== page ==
Experts encounter a serious problem when studying the crime scene after an explosion. They can establish to a high degree of probability the type and power of the device used by terrorists and with what explosive substance it was filled with. However, they are usually unable to answer the most important question as to where and when the explosive itself was made: TNT is still TNT, regardless of the where and when it was produced.
Specialists from the Semenov Institute of Chemical Physics and their colleagues from several defense enterprises have developed special encoding additives. If these additives are introduced to the composition of the explosive, the site of the explosion will leave a kind of fingerprint, with which the explosive could be identified and the path of its legal movements could be traced; this would give the investigation into an incident of this kind a thread to uncover the supply channels of the terrorists. This most important work was fulfilled by the researchers in the framework of ISTC Project # 1292.
It is very difficult to make such encoding additives specifically for explosives; the requirements are too strict. On one hand they have to be completely harmless to the product (the explosive) and to the environment in their own right. On the other hand the explosion must not damage the encoding additive. And of course they all have to be individual, to ensure the reliability of the identification process. No dirt or impurities should be able to hinder the recognition of markers or to confuse them.
Olga Myznikova | alfa
Reversing cause and effect is no trouble for quantum computers
20.07.2018 | Centre for Quantum Technologies at the National University of Singapore
Study suggests buried Internet infrastructure at risk as sea levels rise
18.07.2018 | University of Wisconsin-Madison
A new manufacturing technique uses a process similar to newspaper printing to form smoother and more flexible metals for making ultrafast electronic devices.
The low-cost process, developed by Purdue University researchers, combines tools already used in industry for manufacturing metals on a large scale, but uses...
For the first time ever, scientists have determined the cosmic origin of highest-energy neutrinos. A research group led by IceCube scientist Elisa Resconi, spokesperson of the Collaborative Research Center SFB1258 at the Technical University of Munich (TUM), provides an important piece of evidence that the particles detected by the IceCube neutrino telescope at the South Pole originate from a galaxy four billion light-years away from Earth.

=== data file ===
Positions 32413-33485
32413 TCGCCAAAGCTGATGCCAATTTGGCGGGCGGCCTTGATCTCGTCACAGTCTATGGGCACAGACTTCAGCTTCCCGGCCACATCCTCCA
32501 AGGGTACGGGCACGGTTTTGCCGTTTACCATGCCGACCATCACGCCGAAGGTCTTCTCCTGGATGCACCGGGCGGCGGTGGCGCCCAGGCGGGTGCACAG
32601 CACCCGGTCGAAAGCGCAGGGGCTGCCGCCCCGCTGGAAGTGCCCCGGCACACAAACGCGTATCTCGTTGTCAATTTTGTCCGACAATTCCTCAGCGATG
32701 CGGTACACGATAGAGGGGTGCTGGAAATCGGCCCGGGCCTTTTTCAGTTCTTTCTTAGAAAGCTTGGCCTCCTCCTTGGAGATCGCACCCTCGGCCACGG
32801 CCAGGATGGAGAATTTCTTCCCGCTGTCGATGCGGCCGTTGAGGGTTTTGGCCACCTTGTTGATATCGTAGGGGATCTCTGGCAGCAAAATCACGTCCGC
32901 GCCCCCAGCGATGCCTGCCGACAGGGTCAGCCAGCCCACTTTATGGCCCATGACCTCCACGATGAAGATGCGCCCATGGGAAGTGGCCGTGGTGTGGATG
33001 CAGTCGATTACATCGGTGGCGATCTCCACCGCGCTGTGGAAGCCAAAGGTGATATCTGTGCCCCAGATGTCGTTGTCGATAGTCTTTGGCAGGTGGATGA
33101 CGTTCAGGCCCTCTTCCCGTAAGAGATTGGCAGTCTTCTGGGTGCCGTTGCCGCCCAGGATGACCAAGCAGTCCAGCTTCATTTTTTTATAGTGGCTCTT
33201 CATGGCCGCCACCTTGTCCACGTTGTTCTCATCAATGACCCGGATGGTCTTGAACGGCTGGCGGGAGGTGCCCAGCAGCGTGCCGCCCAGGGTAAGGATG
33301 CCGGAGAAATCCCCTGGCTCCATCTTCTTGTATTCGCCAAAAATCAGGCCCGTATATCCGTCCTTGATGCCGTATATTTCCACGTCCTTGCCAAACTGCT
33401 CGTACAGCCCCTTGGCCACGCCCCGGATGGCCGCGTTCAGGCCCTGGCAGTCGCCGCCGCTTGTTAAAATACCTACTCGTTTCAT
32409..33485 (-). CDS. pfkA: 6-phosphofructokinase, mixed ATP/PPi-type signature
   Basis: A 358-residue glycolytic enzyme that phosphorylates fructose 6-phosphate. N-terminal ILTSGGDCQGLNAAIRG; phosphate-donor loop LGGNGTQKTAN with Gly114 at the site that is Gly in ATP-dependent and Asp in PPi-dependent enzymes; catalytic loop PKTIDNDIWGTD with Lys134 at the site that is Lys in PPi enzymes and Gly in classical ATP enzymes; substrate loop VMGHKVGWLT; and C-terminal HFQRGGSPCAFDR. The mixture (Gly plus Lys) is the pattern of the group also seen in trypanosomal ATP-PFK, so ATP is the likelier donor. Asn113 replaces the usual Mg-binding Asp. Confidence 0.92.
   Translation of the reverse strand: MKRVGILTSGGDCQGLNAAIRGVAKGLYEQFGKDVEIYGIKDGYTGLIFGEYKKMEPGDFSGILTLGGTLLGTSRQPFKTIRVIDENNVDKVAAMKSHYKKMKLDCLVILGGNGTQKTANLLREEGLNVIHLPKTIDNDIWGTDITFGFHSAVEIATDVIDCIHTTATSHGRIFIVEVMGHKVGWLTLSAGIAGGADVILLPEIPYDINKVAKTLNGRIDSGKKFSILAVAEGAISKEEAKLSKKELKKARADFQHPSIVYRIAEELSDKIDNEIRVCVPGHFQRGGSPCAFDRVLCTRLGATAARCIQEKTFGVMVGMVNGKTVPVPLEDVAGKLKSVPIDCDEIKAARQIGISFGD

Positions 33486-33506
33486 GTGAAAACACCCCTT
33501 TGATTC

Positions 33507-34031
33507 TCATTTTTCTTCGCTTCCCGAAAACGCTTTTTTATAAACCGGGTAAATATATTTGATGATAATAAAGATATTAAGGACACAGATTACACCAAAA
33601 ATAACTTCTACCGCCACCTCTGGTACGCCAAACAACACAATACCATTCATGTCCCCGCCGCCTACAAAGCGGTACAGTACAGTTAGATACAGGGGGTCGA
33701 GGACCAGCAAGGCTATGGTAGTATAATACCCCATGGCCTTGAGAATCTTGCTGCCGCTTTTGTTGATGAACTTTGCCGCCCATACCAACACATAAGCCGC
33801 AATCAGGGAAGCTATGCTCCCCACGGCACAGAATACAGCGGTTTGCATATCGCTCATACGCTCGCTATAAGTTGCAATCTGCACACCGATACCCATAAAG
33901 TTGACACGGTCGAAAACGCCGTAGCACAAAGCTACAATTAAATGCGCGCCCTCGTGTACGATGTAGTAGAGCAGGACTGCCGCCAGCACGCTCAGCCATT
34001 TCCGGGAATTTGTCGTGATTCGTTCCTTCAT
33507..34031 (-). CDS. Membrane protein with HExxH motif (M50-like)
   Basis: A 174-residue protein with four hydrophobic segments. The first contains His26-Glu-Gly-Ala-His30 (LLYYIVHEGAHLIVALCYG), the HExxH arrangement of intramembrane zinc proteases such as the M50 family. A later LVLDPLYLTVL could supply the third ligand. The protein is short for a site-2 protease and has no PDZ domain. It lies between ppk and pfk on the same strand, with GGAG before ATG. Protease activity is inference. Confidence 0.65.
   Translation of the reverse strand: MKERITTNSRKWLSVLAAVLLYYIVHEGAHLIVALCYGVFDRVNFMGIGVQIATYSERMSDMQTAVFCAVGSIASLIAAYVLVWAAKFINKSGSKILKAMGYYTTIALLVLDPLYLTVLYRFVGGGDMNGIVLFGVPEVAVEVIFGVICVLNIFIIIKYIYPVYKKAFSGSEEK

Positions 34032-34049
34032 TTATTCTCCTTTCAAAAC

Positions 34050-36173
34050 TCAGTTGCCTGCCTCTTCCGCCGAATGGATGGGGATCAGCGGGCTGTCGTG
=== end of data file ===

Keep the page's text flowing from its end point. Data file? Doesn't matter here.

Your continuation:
To rule out other origins with certainty, the team led by neutrino physicist Elisa Resconi from the Technical University of Munich and multi-wavelength...
For the first time a team of researchers have discovered two different phases of magnetic skyrmions in a single material. Physicists of the Technical Universities of Munich and Dresden and the University of Cologne can now better study and understand the properties of these magnetic structures, which are important for both basic research and applications.
Whirlpools are an everyday experience in a bath tub: When the water is drained a circular vortex is formed. Typically, such whirls are rather stable. Similar...
Physicists working with Roland Wester at the University of Innsbruck have investigated if and how chemical reactions can be influenced by targeted vibrational excitation of the reactants. They were able to demonstrate that excitation with a laser beam does not affect the efficiency of a chemical exchange reaction and that the excited molecular group acts only as a spectator in the reaction.
A frequently used reaction in organic chemistry is nucleophilic substitution. It plays, for example, an important role in in the synthesis of new chemical...
Optical spectroscopy allows investigating the energy structure and dynamic properties of complex quantum systems. Researchers from the University of Würzburg present two new approaches of coherent two-dimensional spectroscopy.
"Put an excitation into the system and observe how it evolves." According to physicist Professor Tobias Brixner, this is the credo of optical spectroscopy....
13.07.2018 | Event News
12.07.2018 | Event News
03.07.2018 | Event News
20.07.2018 | Power and Electrical Engineering
20.07.2018 | Information Technology
20.07.2018 | Materials Sciences